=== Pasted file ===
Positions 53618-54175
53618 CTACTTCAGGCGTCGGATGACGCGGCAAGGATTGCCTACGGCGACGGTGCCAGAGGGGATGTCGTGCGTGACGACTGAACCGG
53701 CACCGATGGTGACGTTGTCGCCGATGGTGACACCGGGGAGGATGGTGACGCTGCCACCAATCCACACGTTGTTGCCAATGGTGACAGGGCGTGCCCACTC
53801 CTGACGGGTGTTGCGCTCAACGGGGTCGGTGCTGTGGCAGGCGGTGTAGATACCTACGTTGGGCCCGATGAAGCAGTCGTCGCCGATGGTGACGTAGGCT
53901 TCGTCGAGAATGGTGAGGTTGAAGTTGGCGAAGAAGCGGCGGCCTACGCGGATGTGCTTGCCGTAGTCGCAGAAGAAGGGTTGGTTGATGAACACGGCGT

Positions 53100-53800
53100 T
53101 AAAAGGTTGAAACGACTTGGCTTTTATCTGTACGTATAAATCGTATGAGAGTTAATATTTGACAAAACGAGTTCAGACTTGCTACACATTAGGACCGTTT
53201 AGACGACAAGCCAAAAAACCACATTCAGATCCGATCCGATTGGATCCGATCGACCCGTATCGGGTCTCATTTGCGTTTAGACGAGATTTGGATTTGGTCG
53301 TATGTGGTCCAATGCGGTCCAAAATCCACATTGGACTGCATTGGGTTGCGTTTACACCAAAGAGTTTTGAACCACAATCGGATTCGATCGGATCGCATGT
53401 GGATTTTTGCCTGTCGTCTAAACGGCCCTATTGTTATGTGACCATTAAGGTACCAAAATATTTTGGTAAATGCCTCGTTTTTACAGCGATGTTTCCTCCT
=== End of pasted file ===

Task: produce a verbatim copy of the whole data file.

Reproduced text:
Positions 53618-54175
53618 CTACTTCAGGCGTCGGATGACGCGGCAAGGATTGCCTACGGCGACGGTGCCAGAGGGGATGTCGTGCGTGACGACTGAACCGG
53701 CACCGATGGTGACGTTGTCGCCGATGGTGACACCGGGGAGGATGGTGACGCTGCCACCAATCCACACGTTGTTGCCAATGGTGACAGGGCGTGCCCACTC
53801 CTGACGGGTGTTGCGCTCAACGGGGTCGGTGCTGTGGCAGGCGGTGTAGATACCTACGTTGGGCCCGATGAAGCAGTCGTCGCCGATGGTGACGTAGGCT
53901 TCGTCGAGAATGGTGAGGTTGAAGTTGGCGAAGAAGCGGCGGCCTACGCGGATGTGCTTGCCGTAGTCGCAGAAGAAGGGTTGGTTGATGAACACGGCGT

Positions 53100-53800
53100 T
53101 AAAAGGTTGAAACGACTTGGCTTTTATCTGTACGTATAAATCGTATGAGAGTTAATATTTGACAAAACGAGTTCAGACTTGCTACACATTAGGACCGTTT
53201 AGACGACAAGCCAAAAAACCACATTCAGATCCGATCCGATTGGATCCGATCGACCCGTATCGGGTCTCATTTGCGTTTAGACGAGATTTGGATTTGGTCG
53301 TATGTGGTCCAATGCGGTCCAAAATCCACATTGGACTGCATTGGGTTGCGTTTACACCAAAGAGTTTTGAACCACAATCGGATTCGATCGGATCGCATGT
53401 GGATTTTTGCCTGTCGTCTAAACGGCCCTATTGTTATGTGACCATTAAGGTACCAAAATATTTTGGTAAATGCCTCGTTTTTACAGCGATGTTTCCTCCT